Road traffic in Cambodia is a wonder laced with danger. More than mere transport, for the expat observer it can provide hours of entertainment and at times, sheer amazement in a country where the mere mundane can be both fascinating and photogenic. It provides the pulse of life, a hive of activity, the sheer energy that is life in the country the self-style Kingdom of Wonder and its capital, Phnom Penh.
The city has an estimated 900,000 motorcycles for about 1.2 million inhabitants, most of which appear to be on the roads at the same time. There are also over 230,000 vehicles competing for space on city roads from wretched heavy trade to luxury cars; a sign of development according to the authorities, and not rampant corruption.
Riding in traffic here is either exhilarating or frightening, depending on your personality. I find it both. My rented motorbike is a model unlikely to attract much attention from thieves according to Kieran, the shaven-headed Irishman who owns Little Bikes rentals. Kieran knew the pitfalls of travelling on Cambodia’s roads, and of owning a bike rental business. “Keep your money in your pocket and away from the cops,” he said noting the local constabulary’s reputation for eliciting bribes “Riding that thing they’ll think you’re too poor,” he added.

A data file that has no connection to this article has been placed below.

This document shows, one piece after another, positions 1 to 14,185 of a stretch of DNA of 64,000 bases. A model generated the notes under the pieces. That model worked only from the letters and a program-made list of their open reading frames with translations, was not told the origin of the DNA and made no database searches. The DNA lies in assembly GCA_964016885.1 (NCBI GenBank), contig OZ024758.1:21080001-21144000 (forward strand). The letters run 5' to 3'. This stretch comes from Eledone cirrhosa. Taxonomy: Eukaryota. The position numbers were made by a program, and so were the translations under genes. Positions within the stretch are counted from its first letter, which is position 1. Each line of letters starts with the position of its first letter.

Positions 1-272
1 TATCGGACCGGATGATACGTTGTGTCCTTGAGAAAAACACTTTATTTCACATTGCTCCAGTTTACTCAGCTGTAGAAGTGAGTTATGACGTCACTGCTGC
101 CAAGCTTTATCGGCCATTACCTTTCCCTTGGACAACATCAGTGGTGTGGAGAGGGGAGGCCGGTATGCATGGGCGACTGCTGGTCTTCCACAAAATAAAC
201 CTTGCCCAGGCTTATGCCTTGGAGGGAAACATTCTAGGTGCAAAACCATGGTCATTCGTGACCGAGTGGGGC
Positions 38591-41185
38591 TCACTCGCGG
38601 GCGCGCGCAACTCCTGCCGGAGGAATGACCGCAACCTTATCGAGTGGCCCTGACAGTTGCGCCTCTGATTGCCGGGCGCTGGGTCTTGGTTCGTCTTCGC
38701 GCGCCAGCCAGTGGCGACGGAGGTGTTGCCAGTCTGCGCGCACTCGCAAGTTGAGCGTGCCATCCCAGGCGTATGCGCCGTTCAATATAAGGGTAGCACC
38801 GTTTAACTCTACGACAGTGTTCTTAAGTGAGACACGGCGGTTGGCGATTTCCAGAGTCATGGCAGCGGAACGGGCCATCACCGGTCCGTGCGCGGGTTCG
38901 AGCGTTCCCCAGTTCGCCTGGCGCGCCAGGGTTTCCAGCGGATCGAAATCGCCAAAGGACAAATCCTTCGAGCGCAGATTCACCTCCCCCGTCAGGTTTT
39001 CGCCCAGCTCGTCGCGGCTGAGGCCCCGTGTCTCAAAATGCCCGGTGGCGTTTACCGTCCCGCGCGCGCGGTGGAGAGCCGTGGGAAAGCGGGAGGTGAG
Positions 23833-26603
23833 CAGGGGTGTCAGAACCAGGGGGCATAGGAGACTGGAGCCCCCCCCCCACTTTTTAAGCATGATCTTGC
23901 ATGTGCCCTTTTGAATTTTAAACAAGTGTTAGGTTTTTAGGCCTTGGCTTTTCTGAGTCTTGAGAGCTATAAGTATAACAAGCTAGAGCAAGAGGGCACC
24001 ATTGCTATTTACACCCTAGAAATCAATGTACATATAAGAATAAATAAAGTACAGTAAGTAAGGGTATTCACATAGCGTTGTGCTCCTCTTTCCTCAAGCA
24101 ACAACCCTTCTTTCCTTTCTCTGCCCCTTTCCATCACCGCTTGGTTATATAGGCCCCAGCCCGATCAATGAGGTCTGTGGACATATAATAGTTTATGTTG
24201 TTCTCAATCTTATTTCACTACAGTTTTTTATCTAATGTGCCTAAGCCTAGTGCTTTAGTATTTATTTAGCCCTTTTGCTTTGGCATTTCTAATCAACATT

Recently, he’d negotiated the return of one of his big road bikes from the police compound after one of his clients had been arrested for drug trafficking and the bike was seized along with the rest of the culprit’s assets, the petrol tank used to transport the said illegal substances. Another had committed suicide and he’d had to inform the parents, as the grieving man’s widow was too distressed to battle officialdom at the embassy.
Living in Cambodia many an hour can be spent counting the numbers of pillion passengers on bikes, the vast array of produce carried some defying gravity, and the vehicular melee that passes for intersections. Seated at the Khmer restaurant at the corner of Streets 51 and 154 opposite the New World Institute, a language school, the entertainment only increases in what passes for rush hour in a city once known as the Pearl of Asia, where traffic consisted of livestock and bicycles.
Bikes swarm like locusts around buses and SUVs, trucks and the ubiquitous Toyota Camry. Caught in the jumble, a moto rider, the local private rider and bike for hire, reaches for his phone and starts texting. Seeing a break in traffic he makes a call and with phone to his ear rides off, only to be replaced in the confusion by others comfortably multi-tasking.